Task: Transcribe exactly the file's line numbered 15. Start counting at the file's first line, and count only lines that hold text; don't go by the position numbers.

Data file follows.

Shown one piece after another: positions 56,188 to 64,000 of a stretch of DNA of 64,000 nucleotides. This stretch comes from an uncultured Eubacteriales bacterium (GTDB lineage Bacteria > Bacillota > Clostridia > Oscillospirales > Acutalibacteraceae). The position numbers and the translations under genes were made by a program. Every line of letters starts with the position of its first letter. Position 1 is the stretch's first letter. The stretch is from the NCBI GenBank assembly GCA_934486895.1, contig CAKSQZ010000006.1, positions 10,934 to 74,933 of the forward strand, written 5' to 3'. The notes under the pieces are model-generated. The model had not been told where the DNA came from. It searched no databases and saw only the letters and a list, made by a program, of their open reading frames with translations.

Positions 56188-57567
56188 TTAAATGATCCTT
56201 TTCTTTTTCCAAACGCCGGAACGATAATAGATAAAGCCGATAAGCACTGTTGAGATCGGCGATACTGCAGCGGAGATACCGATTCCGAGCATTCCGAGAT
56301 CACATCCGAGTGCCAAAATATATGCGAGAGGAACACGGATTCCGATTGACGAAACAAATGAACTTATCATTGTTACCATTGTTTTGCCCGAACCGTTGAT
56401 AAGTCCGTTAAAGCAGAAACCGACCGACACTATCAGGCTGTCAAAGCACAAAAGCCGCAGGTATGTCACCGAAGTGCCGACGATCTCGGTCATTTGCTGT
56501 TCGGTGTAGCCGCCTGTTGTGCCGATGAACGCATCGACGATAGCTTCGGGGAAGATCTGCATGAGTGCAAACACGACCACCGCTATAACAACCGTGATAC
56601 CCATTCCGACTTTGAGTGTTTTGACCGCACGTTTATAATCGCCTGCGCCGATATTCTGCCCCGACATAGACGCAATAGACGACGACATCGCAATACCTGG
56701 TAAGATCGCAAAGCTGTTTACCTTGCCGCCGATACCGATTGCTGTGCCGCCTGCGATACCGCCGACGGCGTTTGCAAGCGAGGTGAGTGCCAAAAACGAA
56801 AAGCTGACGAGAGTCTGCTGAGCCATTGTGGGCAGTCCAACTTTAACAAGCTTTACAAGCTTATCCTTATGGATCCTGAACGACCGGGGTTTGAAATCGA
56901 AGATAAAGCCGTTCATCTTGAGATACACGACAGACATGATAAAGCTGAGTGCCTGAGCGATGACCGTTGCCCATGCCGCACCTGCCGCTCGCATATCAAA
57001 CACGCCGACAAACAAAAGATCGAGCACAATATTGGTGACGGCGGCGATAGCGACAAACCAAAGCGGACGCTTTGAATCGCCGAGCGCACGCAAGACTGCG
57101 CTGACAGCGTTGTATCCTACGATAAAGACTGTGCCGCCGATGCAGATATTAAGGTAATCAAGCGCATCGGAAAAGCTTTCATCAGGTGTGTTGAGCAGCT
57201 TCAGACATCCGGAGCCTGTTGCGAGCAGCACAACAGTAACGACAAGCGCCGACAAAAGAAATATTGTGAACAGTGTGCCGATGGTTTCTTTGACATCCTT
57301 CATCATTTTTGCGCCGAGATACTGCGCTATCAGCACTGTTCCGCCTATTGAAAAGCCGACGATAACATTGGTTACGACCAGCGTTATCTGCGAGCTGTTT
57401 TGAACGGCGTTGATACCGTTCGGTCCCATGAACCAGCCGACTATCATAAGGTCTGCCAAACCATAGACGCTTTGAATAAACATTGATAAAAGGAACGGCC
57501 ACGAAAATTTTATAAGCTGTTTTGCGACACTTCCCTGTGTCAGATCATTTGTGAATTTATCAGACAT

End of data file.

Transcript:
57301 CATCATTTTTGCGCCGAGATACTGCGCTATCAGCACTGTTCCGCCTATTGAAAAGCCGACGATAACATTGGTTACGACCAGCGTTATCTGCGAGCTGTTT